Michele Rosewoman

Guardians of the Light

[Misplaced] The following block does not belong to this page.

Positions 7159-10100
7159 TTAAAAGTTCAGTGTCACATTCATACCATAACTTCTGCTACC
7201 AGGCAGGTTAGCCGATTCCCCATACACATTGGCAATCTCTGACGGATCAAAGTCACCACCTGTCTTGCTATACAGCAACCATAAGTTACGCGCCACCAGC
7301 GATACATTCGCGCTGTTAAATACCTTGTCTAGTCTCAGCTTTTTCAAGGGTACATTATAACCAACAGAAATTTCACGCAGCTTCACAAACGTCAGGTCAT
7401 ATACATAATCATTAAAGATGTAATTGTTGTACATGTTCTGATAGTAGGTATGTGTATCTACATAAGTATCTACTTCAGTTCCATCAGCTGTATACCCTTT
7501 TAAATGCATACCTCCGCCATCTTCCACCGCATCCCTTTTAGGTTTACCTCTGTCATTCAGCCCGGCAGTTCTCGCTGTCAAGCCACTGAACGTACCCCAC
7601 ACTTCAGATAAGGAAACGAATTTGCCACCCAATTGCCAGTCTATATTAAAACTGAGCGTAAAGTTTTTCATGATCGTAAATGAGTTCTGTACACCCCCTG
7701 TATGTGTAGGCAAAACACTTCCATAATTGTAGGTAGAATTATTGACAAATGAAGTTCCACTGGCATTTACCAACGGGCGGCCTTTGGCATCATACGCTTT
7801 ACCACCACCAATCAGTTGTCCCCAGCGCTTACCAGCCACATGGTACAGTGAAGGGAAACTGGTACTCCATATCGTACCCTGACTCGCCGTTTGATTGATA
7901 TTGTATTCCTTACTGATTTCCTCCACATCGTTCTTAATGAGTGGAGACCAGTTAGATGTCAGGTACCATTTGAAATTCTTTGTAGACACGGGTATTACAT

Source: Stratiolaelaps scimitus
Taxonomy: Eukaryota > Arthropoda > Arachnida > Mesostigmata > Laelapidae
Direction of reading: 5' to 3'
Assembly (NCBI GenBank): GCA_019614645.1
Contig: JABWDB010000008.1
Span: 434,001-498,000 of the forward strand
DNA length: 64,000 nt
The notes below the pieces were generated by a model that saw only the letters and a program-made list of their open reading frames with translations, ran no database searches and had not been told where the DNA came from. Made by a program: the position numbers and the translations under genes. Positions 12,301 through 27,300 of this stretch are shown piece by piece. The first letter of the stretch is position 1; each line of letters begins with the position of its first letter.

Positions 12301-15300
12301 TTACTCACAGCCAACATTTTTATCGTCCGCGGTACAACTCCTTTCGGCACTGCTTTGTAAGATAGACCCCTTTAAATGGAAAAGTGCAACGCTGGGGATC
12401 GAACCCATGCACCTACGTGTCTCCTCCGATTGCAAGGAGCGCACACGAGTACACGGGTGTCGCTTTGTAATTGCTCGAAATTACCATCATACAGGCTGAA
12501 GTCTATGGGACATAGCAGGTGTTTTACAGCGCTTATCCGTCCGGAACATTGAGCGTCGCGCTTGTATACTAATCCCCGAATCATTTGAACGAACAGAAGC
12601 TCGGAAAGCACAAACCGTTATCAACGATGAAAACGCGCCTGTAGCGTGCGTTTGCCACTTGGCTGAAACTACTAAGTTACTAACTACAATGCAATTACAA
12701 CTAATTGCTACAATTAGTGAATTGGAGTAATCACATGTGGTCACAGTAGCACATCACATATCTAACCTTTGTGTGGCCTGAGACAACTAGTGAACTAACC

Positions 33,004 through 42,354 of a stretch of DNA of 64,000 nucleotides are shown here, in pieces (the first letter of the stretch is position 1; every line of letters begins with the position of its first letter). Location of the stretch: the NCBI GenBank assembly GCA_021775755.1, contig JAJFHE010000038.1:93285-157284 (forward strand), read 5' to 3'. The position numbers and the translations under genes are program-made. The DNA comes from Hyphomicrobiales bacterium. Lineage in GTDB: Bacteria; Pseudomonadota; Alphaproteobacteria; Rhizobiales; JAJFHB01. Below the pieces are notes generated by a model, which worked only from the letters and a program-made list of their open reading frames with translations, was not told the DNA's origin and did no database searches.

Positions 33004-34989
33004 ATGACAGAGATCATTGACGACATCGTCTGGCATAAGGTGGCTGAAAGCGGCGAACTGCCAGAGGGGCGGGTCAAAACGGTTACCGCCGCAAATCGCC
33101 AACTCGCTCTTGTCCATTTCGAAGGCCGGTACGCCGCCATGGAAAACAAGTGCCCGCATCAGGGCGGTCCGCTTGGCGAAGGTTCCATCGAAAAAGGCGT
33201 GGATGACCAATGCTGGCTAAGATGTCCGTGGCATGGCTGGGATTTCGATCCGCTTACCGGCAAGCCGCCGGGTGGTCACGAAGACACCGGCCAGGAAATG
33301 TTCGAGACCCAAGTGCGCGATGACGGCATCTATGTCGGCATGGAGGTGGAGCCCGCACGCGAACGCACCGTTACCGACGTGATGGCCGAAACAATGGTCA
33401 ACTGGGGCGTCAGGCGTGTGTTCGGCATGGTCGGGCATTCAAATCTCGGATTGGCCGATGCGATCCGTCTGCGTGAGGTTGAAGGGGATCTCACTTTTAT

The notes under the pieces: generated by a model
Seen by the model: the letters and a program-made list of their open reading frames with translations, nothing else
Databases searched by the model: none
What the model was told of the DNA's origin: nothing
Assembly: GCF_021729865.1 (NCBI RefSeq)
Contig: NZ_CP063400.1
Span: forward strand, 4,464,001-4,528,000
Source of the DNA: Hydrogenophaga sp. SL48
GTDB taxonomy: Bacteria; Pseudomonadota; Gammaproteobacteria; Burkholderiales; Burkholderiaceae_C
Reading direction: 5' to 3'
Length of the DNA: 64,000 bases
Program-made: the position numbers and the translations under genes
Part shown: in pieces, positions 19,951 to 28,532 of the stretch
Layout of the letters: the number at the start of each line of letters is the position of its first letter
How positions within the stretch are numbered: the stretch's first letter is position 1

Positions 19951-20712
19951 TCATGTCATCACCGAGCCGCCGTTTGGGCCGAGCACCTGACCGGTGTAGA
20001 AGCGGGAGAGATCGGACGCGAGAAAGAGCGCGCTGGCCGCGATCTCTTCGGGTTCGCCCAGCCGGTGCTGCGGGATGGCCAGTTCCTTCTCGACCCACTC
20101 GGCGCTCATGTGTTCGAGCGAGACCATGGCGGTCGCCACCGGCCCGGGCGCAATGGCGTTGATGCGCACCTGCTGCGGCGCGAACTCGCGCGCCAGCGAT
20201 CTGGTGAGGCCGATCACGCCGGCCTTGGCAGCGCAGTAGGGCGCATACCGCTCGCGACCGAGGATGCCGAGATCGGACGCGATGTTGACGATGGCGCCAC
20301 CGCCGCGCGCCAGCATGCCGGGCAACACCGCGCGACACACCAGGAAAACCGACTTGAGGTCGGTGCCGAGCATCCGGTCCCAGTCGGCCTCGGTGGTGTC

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Pianist Michele Rosewoman presents her quintet, Quintessence, in this live club date from Sweet Basil in New York City. On this nine-track program, Rosewoman and her band -- saxophonists Steve Wilson and Craig Handy, bassist Kenny Davis, and drummer Gene Jackson -- perform some of her finest and most well known original compositions, as well as a song apiece from the pens of Thelonious Monk and Charles Mingus. The mix is a little drum-heavy, but other than that, there's little to criticize here. Kicking things off on a very high note, the outstanding "The Thrill of Real Love" is a soulful, complex, quirky waltz, on which Wilson's soprano and Handy's tenor set the tone. Over the course of 11 minutes, the Mingus soul ballad "Weird Nightmare" is centered by the piano of Rosewoman, who uses a clacking, staccato phraseology and the occasional Monk-ish angular derivation to show off her unique, personalized approach. Leading the way in tandem with Jackson's cowbell, Rosewoman picks up the Ghanaian gankogui double bell to inform the rhythm of the funky "West Africa Blue," while the 10½-minute hard-bop swinger "Where It Comes From" allows the band to stretch out improvisationally and display more of the leader's typical flourishes, accents, repeated phrases, and shifting dynamics. "Free to Be" is chock-full of dense, interwoven sax, while the group gets fresh and funky on "Fuzz Junk," which is cemented by the saxes' sparse, staccato punctuation. Rosewoman goes it alone on Monk's "Ask Me Now," which contains some delightful vaudevillian stride inferences. The set's magnum opus, "Akomado," is an 11½-minute excursion through dizzying tempo changes. Sung in ethnic phrases by Rosewoman while the soprano/tenor combo cry in the distance, the piece speeds up with cheetah-like quickness, then settles into an easy swing for the piano solo, before returning to alternately furious and calm themes. Overall, a most impressive musical offering. The set concludes with the dramatic funk of "Vamp for Ochun." This is Rosewoman's seventh disc -- not enough for an evolved talent of her presence, conviction, and individuality. We still have not heard her New Yoruba Ensemble on disc, and while that's long overdue, Quintessence has plenty of substance to make the wait an extremely pleasant one.

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